Disabled Driving in Geneva

Geneva has made great efforts to provide facilities for disabled drivers.

This covers not only drivers who may have problems with mobility but also people who are providing transport to those suffering from disabilities.


Geneva, like many other large cities, can be something of a ‘challenge’ in terms of finding parking spaces.

The standard European Union blue disabled person badge is accepted and recognized in Switzerland. You can find out how to apply for one by consulting the AA’s website. It’s worth keeping in mind that you may be entitled to one even if someone else is doing the driving.
Although all across Europe there have been some reported instances of local authorities not respecting what this badge implies, in practice, it should entitle you to park in designated disabled bays or in very limited time parking.

Remember though that your badge doesn’t give you an open-ended entitlement to park wherever you wish and for however long you wish. It does have certain conditions but even so, in Geneva, you should find that it will allow you to:

• Park in reserved car park spaces marked with yellow lines and an associated wheelchair image. Note that you cannot park in spaces designated for disabled people if they also contain specifics relating to a person’s name or their car registration number.

• You may be able to park for up to 2 hours in restricted access, limited time, pedestrian and no-parking areas in certain city centre areas. Check with the local police for details.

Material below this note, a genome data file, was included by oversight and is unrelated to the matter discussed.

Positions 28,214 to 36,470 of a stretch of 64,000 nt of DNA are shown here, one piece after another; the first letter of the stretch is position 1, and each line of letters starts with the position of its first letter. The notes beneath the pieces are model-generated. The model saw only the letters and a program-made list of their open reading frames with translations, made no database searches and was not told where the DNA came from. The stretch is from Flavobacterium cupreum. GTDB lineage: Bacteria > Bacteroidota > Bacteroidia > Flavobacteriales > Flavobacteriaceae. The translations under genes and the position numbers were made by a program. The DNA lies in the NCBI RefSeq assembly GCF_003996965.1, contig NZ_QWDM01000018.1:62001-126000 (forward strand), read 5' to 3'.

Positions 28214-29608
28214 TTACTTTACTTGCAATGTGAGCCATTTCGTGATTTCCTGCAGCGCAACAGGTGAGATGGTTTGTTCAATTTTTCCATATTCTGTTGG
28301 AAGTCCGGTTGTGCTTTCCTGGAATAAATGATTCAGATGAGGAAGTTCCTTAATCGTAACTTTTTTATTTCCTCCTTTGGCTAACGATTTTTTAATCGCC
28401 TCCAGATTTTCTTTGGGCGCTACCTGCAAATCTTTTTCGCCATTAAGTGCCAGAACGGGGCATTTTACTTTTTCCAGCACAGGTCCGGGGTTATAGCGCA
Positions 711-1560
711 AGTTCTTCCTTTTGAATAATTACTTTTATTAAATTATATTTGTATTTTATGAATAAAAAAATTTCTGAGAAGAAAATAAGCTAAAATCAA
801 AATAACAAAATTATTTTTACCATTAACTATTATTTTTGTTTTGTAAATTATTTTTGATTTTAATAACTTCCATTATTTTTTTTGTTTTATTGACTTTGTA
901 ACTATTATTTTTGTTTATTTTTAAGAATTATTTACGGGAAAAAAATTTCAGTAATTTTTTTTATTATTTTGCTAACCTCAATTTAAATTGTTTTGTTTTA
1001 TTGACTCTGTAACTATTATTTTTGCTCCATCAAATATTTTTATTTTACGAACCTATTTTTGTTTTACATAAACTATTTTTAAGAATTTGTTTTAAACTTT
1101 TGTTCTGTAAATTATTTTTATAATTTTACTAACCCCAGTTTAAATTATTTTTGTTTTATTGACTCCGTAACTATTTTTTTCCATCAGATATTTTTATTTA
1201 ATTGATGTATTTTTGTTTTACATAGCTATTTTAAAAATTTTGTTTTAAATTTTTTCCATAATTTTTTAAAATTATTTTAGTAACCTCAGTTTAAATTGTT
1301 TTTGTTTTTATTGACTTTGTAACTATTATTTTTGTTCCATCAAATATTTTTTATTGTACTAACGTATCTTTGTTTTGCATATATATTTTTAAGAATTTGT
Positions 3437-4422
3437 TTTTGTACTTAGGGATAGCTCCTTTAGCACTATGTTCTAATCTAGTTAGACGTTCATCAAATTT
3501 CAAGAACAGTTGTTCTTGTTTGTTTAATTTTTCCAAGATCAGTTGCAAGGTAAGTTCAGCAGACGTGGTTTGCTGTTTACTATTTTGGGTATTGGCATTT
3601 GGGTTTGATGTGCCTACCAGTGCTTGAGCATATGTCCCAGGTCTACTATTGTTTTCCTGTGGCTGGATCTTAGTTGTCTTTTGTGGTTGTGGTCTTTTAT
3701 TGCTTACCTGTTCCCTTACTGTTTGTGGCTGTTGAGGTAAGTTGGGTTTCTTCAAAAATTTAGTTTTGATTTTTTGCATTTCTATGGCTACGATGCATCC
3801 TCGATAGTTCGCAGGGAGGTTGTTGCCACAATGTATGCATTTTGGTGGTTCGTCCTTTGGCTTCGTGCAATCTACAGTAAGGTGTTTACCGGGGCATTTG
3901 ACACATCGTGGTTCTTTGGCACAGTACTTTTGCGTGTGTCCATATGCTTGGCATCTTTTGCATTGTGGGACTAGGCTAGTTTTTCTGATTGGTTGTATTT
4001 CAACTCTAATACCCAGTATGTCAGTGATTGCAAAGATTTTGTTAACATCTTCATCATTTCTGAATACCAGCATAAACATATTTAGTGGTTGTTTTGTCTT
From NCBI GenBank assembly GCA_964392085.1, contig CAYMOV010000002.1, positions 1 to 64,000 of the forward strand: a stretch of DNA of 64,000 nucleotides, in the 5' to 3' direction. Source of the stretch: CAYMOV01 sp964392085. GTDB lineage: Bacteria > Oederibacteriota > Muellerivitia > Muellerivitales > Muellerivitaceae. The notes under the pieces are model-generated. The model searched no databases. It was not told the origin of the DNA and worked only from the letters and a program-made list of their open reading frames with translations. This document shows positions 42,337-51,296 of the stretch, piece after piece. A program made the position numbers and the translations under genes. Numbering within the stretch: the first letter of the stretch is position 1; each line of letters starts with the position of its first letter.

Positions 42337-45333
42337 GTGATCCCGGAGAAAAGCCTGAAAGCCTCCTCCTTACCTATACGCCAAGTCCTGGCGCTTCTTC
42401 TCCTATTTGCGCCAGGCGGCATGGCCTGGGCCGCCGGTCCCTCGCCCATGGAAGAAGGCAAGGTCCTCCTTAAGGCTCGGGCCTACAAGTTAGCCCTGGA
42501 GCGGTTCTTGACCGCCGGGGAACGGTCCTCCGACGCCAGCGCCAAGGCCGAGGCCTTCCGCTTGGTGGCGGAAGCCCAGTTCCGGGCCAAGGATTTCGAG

• Potential free parking in major car parks if signs indicate that you can. If you have difficulty understanding what the position is, speak to a local attendant.

Hotels, Large Buildings and Government Offices

In theory, regulations now require certain types of establishment to provide full wheelchair access support and assistance to visitors with other forms of disabilities.

In practice although Geneva has done well, again as is the case in most cities, it isn’t yet at a stage where it can be said to be perfect.

Things are changing rapidly and for the most part you should have no problem, however, it would only be prudent to check in advance with your destination to see whether they have appropriate support available for your particular circumstances.

Swiss Institutions

There are a number of bodies in Switzerland specifically set up to help people with disabilities who are trying to travel around.

Perhaps one of the most useful of these is the “Fondation Foyer Handicap” which is specifically geared up to try and help people with wheelchairs.

“Geneva Handicap” is also an extremely helpful forum which can help to connect you up with institutions that may be able to help in your particular travel circumstances.

Note that most of these services will be provided in French and/or German. Also, be prepared to hear the terms “handicap” and “handicapped” used regularly in French, as they are considered normal, unlike in the UK where they are now seen as typically undesirable.

Getting There – Airport Help

You are entitled to free assistance to get you from your flight of arrival through to the pick-up point of any firm offering Geneva Airport transfers. You should contact the airport administrative authorities for further information.

Lukas Johannes is a driver for Shuttle Direct, the number one provider of shared and private airport transfers all over Europe and northern Africa. If you’re looking for affordable Geneva Airport transfers, Lukas and his colleagues can make sure that you and your luggage get to and from the airport swiftly and safely.

Find us at: http://www.shuttledirect.com

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